Article  CAS  Google Scholar 

  18. Engström P, Hazelbauer GL. Methyl-accepting chemotaxis proteins are distributed in the membrane independently from basal ends of bacterial flagella. BBA Biomembranes. 1982;686(1):19–26.

    Article  Google Scholar 

  19. Marczak M, Żebracki K, Koper P, Turska-Szewczuk A, Skorupska A. Mgl2 is a hypothetical methyltransferase involved in exopolysaccharide production, biofilm formation, and motility in rhizobium leguminosarum bv. trifolii. Mol Plant Microbe Interact. 2019;32(7):899–911.

    Article  CAS  Google Scholar 

  20. Bhardwaj J, Chauhan R, Swarnkar MK, Chahota RK, Singh AK, Shankar R, et al. Comprehensive transcriptomic study on horse gram (Macrotyloma uniflorum): De novo assembly, functional characterization and comparative analysis in relation to drought stress. BMC Genom. 2013;14:647.

    Article  CAS  Google Scholar 

  21. Tao H, Christoph B, Craig R, Frederick RB, Tyrrell C. Functional genomics: expression analysis of Escherichia coli growing on minimal and rich media. J Bacteriol. 1999;181(20):6425.

    Article  CAS  Google Scholar 

  22. Tan X, Nan Q, Wu C, Sheng J, Rui Y, Zheng B, et al. Transcriptome analysis of the biofilm formed by methicillin-susceptible. Sci Rep. 2015;5:11997.

    Article  Google Scholar 

  23. Pieta L, Escudero F, Jacobus AP, Cheiran KP, Gross J, Moya M, et al. Comparative transcriptomic analysis of Listeria monocytogenes reveals upregulation of stress genes and downregulation of virulence genes in response to essential oil extracted from Baccharis psiadioides. Ann Microbiol. 2017;67:479–90.

    Article  CAS  Google Scholar 

  24. Feng L, Zhang K, Gao M, Shi C, Han J. Inactivation of Vibrio parahaemolyticus by aqueous ozone. J Microbiol Biotechnol. 2018;28(8):1233–46.

    Article  CAS  Google Scholar 

  25. Jaques S, Kim YK, Mccarter LL. Mutations conferring resistance to phenamil and amiloride, inhibitors of sodium-driven motility of Vibrio parahaemolyticus. Proc Natl Acad Sci USA. 1999;96(10):5740–5.

    Article  CAS  Google Scholar 

  26. Naeem A, Fazle RS, Ute R, Mikael R, Michael H. Modulation of biofilm-formation in Salmonella enterica Serovar Typhimurium by the periplasmic DsbA/DsbB oxidoreductase system requires the GGDEF-EAL domain protein STM3615. PLoS ONE. 2014;9(8):e106095.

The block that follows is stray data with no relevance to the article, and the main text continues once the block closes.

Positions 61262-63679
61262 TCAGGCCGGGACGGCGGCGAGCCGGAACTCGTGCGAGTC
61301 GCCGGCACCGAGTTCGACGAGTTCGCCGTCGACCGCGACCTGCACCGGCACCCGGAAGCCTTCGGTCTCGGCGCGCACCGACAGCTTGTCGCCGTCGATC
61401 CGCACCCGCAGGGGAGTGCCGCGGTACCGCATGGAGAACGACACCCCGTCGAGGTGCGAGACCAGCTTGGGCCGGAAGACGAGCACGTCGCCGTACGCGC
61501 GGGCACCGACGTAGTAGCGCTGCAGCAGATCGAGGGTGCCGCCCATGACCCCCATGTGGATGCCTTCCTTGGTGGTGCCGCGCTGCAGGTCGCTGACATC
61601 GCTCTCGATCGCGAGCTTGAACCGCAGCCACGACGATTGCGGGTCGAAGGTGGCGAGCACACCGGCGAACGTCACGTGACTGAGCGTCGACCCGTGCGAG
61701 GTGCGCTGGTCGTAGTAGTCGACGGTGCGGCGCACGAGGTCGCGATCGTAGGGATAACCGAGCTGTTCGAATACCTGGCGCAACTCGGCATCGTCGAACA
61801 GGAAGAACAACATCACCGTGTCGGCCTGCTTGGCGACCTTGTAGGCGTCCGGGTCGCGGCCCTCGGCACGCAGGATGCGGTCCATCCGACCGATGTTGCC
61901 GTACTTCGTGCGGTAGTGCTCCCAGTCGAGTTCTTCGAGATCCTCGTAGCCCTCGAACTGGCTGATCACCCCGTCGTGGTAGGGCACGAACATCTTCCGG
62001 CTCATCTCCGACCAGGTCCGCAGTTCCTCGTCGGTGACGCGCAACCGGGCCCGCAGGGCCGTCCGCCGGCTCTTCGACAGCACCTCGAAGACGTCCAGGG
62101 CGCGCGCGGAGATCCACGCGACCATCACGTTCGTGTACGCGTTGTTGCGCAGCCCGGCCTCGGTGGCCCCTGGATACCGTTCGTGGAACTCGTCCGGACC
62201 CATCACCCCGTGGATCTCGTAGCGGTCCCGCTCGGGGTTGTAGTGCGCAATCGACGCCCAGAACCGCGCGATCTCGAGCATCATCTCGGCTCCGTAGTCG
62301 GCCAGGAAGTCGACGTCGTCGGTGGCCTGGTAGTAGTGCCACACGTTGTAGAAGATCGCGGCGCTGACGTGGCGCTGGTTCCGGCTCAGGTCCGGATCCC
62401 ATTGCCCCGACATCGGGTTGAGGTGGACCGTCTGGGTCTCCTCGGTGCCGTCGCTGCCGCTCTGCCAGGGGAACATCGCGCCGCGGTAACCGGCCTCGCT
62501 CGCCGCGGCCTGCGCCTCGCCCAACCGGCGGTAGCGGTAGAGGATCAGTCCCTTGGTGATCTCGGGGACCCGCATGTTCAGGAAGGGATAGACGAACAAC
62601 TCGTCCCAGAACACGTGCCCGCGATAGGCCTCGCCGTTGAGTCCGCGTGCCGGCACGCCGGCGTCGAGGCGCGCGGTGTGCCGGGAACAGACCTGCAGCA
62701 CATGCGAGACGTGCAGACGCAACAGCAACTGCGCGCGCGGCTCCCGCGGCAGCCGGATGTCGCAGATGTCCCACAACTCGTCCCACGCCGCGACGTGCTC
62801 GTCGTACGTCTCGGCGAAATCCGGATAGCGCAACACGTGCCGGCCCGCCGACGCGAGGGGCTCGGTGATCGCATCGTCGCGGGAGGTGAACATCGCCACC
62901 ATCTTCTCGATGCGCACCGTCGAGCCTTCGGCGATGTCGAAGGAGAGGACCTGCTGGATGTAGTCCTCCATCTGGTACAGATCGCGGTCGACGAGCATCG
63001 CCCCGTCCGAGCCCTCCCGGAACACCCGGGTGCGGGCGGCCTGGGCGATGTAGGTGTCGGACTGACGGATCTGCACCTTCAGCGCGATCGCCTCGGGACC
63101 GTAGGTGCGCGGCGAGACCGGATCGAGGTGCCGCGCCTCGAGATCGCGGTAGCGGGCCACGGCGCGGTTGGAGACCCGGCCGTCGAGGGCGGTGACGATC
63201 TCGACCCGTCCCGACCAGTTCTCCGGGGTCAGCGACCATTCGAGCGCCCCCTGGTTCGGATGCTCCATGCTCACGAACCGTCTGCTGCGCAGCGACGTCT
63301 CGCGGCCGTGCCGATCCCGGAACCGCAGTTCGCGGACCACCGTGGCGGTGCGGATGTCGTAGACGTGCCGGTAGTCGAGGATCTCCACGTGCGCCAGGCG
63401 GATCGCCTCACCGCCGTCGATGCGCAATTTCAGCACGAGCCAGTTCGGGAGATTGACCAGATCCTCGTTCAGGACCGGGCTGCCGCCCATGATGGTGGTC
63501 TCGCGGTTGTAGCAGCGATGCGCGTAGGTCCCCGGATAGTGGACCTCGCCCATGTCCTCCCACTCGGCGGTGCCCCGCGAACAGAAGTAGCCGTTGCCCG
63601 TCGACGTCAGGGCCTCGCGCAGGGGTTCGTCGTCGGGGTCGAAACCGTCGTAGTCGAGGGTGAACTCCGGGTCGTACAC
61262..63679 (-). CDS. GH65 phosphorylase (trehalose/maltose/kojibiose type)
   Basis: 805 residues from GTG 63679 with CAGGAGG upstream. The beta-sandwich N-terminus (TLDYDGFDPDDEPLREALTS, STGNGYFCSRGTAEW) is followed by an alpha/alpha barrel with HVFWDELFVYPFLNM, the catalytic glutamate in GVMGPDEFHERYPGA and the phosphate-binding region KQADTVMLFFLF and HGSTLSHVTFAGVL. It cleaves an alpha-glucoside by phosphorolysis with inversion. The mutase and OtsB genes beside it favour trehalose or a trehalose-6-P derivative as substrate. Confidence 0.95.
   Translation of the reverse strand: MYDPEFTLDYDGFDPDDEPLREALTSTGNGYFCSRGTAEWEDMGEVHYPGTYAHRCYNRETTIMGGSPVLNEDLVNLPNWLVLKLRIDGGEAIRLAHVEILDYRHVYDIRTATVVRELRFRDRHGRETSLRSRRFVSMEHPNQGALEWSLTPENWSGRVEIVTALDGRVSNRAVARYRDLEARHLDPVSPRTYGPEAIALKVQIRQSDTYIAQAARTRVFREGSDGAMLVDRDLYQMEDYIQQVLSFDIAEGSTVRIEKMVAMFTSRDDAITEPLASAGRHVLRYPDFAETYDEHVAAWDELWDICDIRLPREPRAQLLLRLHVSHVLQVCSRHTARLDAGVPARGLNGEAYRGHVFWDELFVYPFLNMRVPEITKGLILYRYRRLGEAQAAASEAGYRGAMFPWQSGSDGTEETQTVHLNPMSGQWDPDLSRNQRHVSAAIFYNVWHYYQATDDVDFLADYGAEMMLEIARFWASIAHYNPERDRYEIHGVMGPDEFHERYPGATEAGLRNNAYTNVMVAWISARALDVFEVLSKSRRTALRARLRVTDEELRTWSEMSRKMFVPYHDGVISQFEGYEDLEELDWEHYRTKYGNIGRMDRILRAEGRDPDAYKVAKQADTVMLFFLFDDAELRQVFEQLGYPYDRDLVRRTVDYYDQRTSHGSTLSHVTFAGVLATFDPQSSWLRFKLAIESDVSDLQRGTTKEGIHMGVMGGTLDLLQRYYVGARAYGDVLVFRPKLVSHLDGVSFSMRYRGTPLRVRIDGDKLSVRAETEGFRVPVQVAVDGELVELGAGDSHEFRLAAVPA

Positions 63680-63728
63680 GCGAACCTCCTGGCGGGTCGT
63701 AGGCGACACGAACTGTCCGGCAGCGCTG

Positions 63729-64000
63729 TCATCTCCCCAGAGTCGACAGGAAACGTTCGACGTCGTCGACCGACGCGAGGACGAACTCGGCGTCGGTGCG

Article  Google Scholar 

  27. Siala W, Kucharíková S, Braem A, Vleugels J, Tulkens PM, Mingeot-Leclercq M-P, et al. The antifungal caspofungin increases fluoroquinolone activity against Staphylococcus aureus biofilms by inhibiting N-acetylglucosamine transferase. Nat Commun. 2016;7(1):13286.

    Article  CAS  Google Scholar 

  28. Jia K, Wang G, Liang L, Wang M, Wang H, Xu X. Preliminary transcriptome analysis of mature biofilm and planktonic cells of Salmonella enteritidis exposure to acid stress. Front Microbiol. 2017;8:1861.

    Article  Google Scholar 

  29. Haiko J, Westerlund-Wikström B. The role of the bacterial flagellum in adhesion and virulence. Biology. 2013;2(4):1242–67.

    Article  Google Scholar 

  30. Wang Y, Yiquan Z, Yin Z, Wang J, Zhu Y, Peng H, et al. H-NS represses transcription of the flagellin gene lafA of lateral flagella in Vibrio parahaemolyticus. Can J Microbiol. 2017;64:69–74.

    Article  CAS  Google Scholar 

  31. Rasmussen L, White EL, Pathak A, Ayala JC, Wang H, Wu JH, et al. A high-throughput screening assay for inhibitors of bacterial motility identifies a novel inhibitor of the Na+-driven flagellar motor and virulence gene expression in Vibrio cholerae. Antimicrob Agents Chemother. 2011;55(9):4134–43.

    Article  CAS  Google Scholar